Call them stepping stones or building blocks—Deb Wagman’s foundation for life began at Augsburg University.
“Augsburg gave me the foundation to build on, for what I have today,” Deb says. “I owe them so much for helping me get started.”
Perhaps “paying it forward,” as Deb says, more aptly describes how she and her husband, Doug, think of their planned gift to Augsburg. With a gift in their will, also known as a bequest, the couple has not only returned that sense of gratitude, but they also are helping pave the way for tomorrow’s educational leaders through the Deborah K. and Douglas R. Wagman Education Scholarship.
“It was an inspiration to witness how excited the Wagmans were to create a scholarship to help train future educators,” says Ann Ulring, director of leadership gifts.
Graduating in 1978 as an elementary education major with a minor in library science, Deb worked in the teaching profession for 34 years; 25 of those were as a media specialist at an elementary school in Chaska, Minnesota. She saw firsthand the need for good, dedicated teachers.
“I definitely believe in education. Education is power,” she says.
As Deb sees it, the couple’s scholarship can bolster future educators and provide the stepping stones of success by easing students’ financial concerns. That way they can focus on learning the profession.
“If I can help someone at Augsburg and continue to grow the profession,” says Deb, “that’s my legacy.”
Sometimes a match made in heaven requires a connection here on earth. Such is the case with Linda Giacomo, whose generous gifts to the Augsburg Women Engaged (AWE) Scholarship fund are the outcome of a chance meeting.
Giacomo, 67, is a retired clinical psychologist who speaks freely of her two passions: helping women get educated and helping them get elected to political office. When she met Catherine Reid Day, an Augsburg friend, donor, and strategic marketing consultant through her company, Storyslices, at a political event last May, the two talked about the interests they shared. What ensued was as unlikely—yet as likely—a serendipitous result as anyone could imagine.
In so many ways, Giacomo and Augsburg are a matched set. An Italian-American who hails from Port Chester, New York, Giacomo knew in her teens that she wanted to work with children, perhaps in elementary education. But a comment by her younger brother—“Stop talking to me like you’re a psychologist!”—led her to study psychology at SUNY-Buffalo, then earn a Ph.D. in child clinical and adult psychology at Michigan State University.
“It was fascinating,” she says. “It combined everything I’m interested in: people—what makes them tick, why they feel and do things, being intellectually challenged, and helping others. It was a perfect fit.”
After post-doctorate work in Philadelphia and other positions that proved too research-heavy, she moved to Minneapolis for a clinical position at Children’s Hospital, then went into full-time private practice five years later. After retiring, and with much appreciation for the area’s affordable real estate, bike paths, parks, and “just enough” theater, art, and music, she has stayed. So has her propensity for research.
After learning more about Augsburg, she did her homework. “I have had patients who went there, but I knew very little about it,” she says. “Having gone from having no money to probably being considered fairly wealthy, I was looking for an estate beneficiary. I have no loyalty to any particular institution, but I do have a great commitment to representation, especially of women in the faculty and administration.”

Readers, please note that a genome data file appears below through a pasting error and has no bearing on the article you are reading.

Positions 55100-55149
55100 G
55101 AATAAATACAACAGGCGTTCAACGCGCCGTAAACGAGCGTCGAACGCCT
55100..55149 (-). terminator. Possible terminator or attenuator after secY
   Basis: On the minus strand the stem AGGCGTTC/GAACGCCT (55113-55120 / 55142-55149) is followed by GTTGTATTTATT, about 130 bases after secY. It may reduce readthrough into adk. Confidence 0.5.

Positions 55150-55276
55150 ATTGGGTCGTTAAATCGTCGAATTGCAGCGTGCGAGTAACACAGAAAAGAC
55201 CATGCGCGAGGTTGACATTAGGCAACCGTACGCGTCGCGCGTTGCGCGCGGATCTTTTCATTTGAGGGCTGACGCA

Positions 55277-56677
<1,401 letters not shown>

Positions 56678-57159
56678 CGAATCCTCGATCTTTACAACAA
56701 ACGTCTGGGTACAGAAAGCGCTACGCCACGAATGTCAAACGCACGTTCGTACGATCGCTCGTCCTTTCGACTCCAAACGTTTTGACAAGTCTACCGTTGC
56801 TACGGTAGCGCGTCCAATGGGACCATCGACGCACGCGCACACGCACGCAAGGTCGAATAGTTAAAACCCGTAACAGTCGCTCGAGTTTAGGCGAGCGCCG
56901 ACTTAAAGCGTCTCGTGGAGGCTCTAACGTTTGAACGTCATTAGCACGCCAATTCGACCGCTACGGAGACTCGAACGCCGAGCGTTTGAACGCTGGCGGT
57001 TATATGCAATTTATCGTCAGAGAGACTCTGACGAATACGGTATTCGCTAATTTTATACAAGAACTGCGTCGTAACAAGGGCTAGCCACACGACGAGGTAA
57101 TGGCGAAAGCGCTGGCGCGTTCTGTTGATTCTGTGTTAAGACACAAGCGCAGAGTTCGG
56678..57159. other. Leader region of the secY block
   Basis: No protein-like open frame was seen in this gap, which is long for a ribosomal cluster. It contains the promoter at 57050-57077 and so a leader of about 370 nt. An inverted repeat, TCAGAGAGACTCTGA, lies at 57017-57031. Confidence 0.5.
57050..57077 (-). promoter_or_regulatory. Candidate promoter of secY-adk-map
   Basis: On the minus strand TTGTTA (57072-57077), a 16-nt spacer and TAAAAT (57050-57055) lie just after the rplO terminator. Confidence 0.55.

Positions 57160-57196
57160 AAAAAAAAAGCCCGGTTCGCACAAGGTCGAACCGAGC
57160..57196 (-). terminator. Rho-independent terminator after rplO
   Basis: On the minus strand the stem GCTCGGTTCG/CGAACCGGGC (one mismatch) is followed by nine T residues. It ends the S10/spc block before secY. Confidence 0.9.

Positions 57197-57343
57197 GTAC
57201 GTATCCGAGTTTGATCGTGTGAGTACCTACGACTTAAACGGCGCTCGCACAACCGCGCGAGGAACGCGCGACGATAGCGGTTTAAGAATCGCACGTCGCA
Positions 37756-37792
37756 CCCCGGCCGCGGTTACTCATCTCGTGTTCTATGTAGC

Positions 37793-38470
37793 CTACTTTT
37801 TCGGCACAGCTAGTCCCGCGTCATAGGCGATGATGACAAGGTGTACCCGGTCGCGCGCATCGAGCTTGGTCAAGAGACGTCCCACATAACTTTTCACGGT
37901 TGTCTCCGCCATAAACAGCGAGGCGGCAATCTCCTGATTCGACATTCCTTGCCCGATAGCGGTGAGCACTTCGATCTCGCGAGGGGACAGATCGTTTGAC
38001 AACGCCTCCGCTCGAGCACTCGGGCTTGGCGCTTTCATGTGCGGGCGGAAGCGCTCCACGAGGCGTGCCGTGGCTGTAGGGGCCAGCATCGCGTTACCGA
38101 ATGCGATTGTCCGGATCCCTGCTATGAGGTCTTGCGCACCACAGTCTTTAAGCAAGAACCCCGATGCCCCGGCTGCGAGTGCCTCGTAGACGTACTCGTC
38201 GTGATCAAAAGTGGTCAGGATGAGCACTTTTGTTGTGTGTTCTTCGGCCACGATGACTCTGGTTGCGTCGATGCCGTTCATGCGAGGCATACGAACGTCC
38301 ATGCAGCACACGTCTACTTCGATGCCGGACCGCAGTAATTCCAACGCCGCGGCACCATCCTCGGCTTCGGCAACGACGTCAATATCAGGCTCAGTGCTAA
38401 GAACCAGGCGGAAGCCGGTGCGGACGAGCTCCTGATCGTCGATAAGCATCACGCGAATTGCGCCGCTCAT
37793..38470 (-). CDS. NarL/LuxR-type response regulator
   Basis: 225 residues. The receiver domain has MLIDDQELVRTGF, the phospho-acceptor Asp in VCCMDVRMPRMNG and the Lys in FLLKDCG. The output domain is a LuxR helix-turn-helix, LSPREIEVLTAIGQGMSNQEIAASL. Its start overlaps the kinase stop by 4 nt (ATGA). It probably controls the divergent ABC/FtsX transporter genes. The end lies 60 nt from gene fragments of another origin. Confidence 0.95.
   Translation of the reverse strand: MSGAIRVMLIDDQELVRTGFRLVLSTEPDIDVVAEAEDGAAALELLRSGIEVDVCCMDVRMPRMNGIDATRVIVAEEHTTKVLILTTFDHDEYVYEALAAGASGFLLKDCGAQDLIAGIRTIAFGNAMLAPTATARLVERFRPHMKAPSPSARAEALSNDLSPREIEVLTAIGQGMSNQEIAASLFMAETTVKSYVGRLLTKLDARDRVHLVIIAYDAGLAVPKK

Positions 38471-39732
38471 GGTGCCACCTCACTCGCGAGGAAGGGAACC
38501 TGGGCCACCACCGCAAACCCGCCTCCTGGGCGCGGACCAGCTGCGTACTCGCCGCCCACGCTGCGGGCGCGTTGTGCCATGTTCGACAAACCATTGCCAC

She studied Augsburg’s numbers—need, diversity, solvency, service—and visited campus to meet its leaders. What she found was common ground. Like so many Auggies, she was the first in her family to attend college, earning merit scholarships but still needing a decade to pay off student loans. She empathizes with immigrant struggles, recalling impoverished grandparents who left southern Italy to become naturalized U.S. citizens, and parents who could not afford their children’s college tuition despite her father’s three jobs and her mother’s one. She also inherited a legacy of service, after watching her family take in neighborhood children and offer help to anyone in need.
“There are people who say they care, but care is just a word if you don’t act,” says Giacomo. “In my practice, my one concern was to make sure I didn’t leave behind the people who had no money. I never turned a patient away for lack of funds. About a third of my patients paid whatever they could afford.”
Giacomo reviewed statistics revealing that college graduates’ increased earning potential could move them up two socio-economic classes. “Education is transformative in a way that gives you so much power and choice. People should not be denied that opportunity because they have no money,” she says. A prior visit to a small, struggling college in South Carolina “touched my heart, but it also woke me up. My family knows I love them and will help if they ever need money, but they are educated and affluent enough to help their children easily afford college or repay loans. I want to help people who have nobody.”
Noting that women earn 26% less than men but carry two-thirds of the nation’s college debt, Giacomo has placed them first, designating a $30,000 outright gift to the AWE Scholarship as well as her $1.5 million estate gift. In her current role as “village elder,” and when she is not busy tap-dancing and practicing Italian, she will share her significant wisdom with the AWE Philanthropy Council, which she has joined.
“I found it deeply satisfying to be able to provide emotional help and support to so many patients, who could then face their pain and make better, happier lives for themselves. What they could achieve was profoundly moving,” she says. “Now I am able to provide financial support as well. To not be generous, to not share what you have with those in need, is heartbreaking. In making these gifts to Augsburg, my heart is full.”
To hear Karen Johnson ’66 speak about her longtime Augsburg friend, Joyce Pfaff ’65, it’s easy to understand what led her to make a commitment to start an endowment fund in Joyce’s honor. Her admiration for Joyce runs deep. While Joyce and Karen met as students at Augsburg, the story of how Karen found her way to Augsburg serves as an example in fiscal discipline and vision.